The sense of psychological and spiritual well-being that comes from practicing forgiveness comes directly because this practice takes us to the edge of what we can accept. Being on the edge is challenging, wrenching, and transforming. The process of forgiveness demands courage and a continual remembering of where our deepest happiness lies. As Goethe said, “Our friends show us what we can do; our enemies show us what we must do.”
It is indeed a process, which means that as you do the reflections, many conflicted emotions may arise: shame, anger, a sense of betrayal, confusion, or doubt. Try to allow such states to arise without judging them. Recognize them as natural occurrences, and then gently return your attention to the forgiveness reflection.
The reflection is done in three parts: asking forgiveness from those you have harmed; offering forgiveness to those who have harmed you; and offering forgiveness to yourself. Sit comfortably, close your eyes, and let your breath be natural and uncontrolled. Begin with the recitation (silent or not, as you prefer): “If I have hurt or harmed anyone, knowingly or unknowingly, I ask their forgiveness.” If different people, images, or scenarios come up, release the burden of guilt and ask for forgiveness: “I ask your forgiveness.”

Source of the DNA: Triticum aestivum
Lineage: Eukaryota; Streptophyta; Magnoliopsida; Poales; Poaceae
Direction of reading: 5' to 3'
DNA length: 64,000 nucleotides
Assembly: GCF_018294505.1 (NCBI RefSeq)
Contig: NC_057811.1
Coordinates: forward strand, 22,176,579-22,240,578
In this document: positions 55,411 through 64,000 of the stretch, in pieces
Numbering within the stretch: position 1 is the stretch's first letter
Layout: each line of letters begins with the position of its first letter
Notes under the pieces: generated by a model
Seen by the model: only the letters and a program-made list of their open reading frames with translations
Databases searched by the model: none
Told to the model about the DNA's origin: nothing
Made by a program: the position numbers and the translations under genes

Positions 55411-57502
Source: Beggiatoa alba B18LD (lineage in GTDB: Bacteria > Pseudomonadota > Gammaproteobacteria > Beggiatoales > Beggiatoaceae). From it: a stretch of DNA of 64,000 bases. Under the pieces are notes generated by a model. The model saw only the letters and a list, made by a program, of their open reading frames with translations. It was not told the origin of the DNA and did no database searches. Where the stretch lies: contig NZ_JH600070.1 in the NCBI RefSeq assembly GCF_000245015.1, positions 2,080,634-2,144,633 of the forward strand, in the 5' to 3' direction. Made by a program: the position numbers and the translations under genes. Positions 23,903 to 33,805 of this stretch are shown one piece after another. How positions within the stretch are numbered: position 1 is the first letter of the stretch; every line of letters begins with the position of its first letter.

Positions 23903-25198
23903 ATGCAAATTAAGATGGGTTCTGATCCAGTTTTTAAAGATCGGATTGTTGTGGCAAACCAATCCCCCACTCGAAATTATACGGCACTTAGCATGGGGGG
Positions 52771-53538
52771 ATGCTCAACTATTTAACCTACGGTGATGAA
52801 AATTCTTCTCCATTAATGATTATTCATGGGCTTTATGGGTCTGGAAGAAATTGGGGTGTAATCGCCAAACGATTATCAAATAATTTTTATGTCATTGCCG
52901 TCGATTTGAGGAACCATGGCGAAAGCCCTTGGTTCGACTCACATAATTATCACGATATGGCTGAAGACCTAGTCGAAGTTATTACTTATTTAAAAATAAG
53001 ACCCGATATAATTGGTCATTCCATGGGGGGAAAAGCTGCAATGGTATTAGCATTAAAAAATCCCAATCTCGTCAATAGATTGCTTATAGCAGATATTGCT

After some time, you can offer forgiveness to those who have harmed you. Don’t worry if there is not a great rush of loving feeling; this is not meant to be an artificial exercise, but rather a way of honoring the powerful force of intention in our minds. We are paying respects to our ultimate ability to let go and begin again. We are asserting the human heart’s capacity to change and grow and love. “If anyone has hurt or harmed me, knowingly or unknowingly, I forgive them.” And, as different thoughts or images come up mind, continue the recitation, “I forgive you.”
In the end, we turn our attention to forgiveness of ourselves. If there are ways you have harmed yourself, or not loved yourself, or not lived up to your own expectations, this is the time to let go of unkindness toward yourself because of what you have done. You can include any inability to forgive others that you may have discovered on your part in the reflection immediately preceding—that is not a reason to be unkind to yourself. “For all of the ways I have hurt or harmed myself, knowingly or unknowingly, I offer forgiveness.”
Continue this practice as a part of your daily meditation, and allow the force of intention to work in its own way, in its own time.
From Lovingkindness by Sharon Salzberg © 1995 by Sharon Salzberg. Foreword © 1995 by Jon Kabat-Zinn. Reprinted by arrangement with Shambhala Publications, Inc. Boulder, CO. www.shambhala.com
Learn more about the power of forgiveness with Gina Sharpe in this Dharma Talks series
Sign up for Tricycle’s newsletters
Thank you for subscribing to Tricycle! As a nonprofit, we depend on readers like you to keep Buddhist teachings and practices widely available.